CANON POWERSHOT G5 Mk II: After almost four years wait, the second generation model in Canon’s G5 X series introduces a new, more compact body design with a longer zoom lens, a stacked CMOS sensor, and the latest DIGIC 8 processor. Its EVF and longer lens will put it ahead of the Powershot G7 X III but behind the longer, 24-200mm zoom range of the rival (1-inch type sensor) Sony RX100 VII (which has a higher RRP of AU$1999). The provision of neutral density (ND) filters and the ‘friendlier’ user interface work to the advantage of the Canon camera over its Sony rival.
RRP: $1430 (Canon online store)
Canon is pitching its new PowerShot G5 X camera more at regular consumers than serious enthusiasts, despite its enthusiast-level features. Making the new camera pocketable has meant squeezing its high-resolution OLED EVF into the camera body, where it’s popped up with a lever on the left hand side. Users have to pull out the eyepiece to use it.
The touch-sensitive, 180-degree flip-up monitor also indicates this camera is for snapshooters. The 24-120mm (equivalent) zoom lens will focus down to 5cm at the 8.8mm ‘wide’ position and 20cm at the tele end, a big improvement on the 40cm minimum of the G5 X.
Video capabilities have been brought up to date by adding 4K UHD capture at up to 30fps to the previous model’s Full HD (1080p) capabilities. However, we found the review camera to be highly temperature sensitive; it refused to record 4K clips in the 20-degree Celsius conditions prevailing during our tests, although there were no problems recording 1080p clips. No microphone socket is provided and, without an accessory shoe there’s no place to mount an accessory mic.
Updating the image processor to a DIGIC 8 makes the new camera more responsive and extends sensitivity to cover a native range of ISO 125 to ISO 12,800, with extension to ISO 25,600 available. Inclusion of an electronic shutter boosts burst speeds to 20 fps in one-shot mode or 30 fps in the CR3.RAW format. (While Raw files are bigger than JPEGs, they don’t require as much on-the-fly processing). The buffer memory can store up to 118 JPEGs or 55 CR3.RAW files at the top frame rate.
1. This camera will appeal to travellers, family photographers and casual snapshooters who want a compact camera that is more versatile than their phone and takes better pictures.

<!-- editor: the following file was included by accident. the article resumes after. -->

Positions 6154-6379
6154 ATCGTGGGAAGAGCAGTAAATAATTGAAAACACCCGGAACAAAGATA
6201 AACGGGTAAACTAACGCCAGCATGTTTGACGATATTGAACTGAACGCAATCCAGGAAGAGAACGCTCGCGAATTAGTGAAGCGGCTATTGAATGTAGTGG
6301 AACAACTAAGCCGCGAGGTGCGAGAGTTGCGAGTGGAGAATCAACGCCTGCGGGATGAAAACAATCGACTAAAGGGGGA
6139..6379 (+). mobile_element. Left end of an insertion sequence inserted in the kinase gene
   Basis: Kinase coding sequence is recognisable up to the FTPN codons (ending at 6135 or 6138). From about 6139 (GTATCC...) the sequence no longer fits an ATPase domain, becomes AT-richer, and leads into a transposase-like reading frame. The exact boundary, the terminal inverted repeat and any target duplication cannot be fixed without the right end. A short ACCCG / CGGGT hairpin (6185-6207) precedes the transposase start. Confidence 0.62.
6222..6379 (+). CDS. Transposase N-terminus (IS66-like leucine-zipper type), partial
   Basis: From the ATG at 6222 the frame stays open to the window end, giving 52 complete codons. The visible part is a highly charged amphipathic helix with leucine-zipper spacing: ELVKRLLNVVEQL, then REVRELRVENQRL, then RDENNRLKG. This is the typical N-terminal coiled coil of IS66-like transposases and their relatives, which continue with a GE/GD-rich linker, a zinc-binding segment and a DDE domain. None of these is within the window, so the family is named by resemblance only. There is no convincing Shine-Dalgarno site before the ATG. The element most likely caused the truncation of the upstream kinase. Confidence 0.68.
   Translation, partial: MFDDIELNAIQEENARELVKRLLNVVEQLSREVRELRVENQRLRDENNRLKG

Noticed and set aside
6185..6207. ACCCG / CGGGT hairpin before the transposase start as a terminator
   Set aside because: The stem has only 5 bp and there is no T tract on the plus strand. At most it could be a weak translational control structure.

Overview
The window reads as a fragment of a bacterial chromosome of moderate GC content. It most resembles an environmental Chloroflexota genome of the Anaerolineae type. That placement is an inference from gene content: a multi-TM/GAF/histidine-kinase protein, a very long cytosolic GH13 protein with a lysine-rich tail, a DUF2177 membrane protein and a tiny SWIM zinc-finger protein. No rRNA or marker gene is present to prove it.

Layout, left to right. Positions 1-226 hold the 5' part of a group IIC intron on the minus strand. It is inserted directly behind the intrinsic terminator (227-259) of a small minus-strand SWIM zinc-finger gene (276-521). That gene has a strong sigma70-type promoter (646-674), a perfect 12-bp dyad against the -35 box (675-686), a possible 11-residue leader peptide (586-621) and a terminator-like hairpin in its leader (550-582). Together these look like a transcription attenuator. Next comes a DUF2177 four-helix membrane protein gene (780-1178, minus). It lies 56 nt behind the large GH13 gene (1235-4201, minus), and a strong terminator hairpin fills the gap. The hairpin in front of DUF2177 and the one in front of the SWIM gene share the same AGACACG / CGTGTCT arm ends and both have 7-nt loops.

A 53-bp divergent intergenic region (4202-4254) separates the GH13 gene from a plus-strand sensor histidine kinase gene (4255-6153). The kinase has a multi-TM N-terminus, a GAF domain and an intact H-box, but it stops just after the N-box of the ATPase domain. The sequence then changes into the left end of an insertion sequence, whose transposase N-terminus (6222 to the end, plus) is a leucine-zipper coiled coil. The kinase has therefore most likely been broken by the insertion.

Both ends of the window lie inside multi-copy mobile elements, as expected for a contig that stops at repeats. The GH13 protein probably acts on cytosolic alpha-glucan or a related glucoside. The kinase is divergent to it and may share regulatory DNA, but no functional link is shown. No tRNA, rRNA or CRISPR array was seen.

2. The 5x optical zoom lens spans a range equivalent to 24-120mm in 35mm format, with apertures ranging from f1.8 to f2.8. Five-axis stabilisation is built-in, offering up to four stops of shake correction.
3. The new 13.2 x 8.8mm CMOS sensor has an effective resolution of 20.1 megapixels and features a stacked design that should produce a cleaner signal with lower noise levels.
4. The tilting monitor flips up through 180 degrees for ‘selfies’, rather than being fully articulated as on the original camera. It can also be tilted down through approximately 45 degrees.
5. Movies can be recorded in most shooting modes with auto or manual settings. Dynamic and powered stabilisation are available to compensate for shake when walking and at long focal length settings. But no microphone socket is provided and, without an accessory shoe there’s no place to mount an accessory mic.
6. Time-Lapse and Star Time-Lapse movie modes enable users to record star trails. The camera also offers HDR (High Dynamic Range) movie recording to improve the quality of videos shot in bright, contrasty lighting.
7. Canon has updated the menu system to bring it into line with the EOS cameras. The option to choose ambience (the default) or white priority for auto white balance measurement is a new addition to the white balance settings.
8. The new camera has a faster USB Type-C port, which can be used for charging the camera via an optional PD-E1 adapter without removing the battery.
Distributor: Canon Australia; 1800 021 167; www.canon.com.au.
– Margaret Brown
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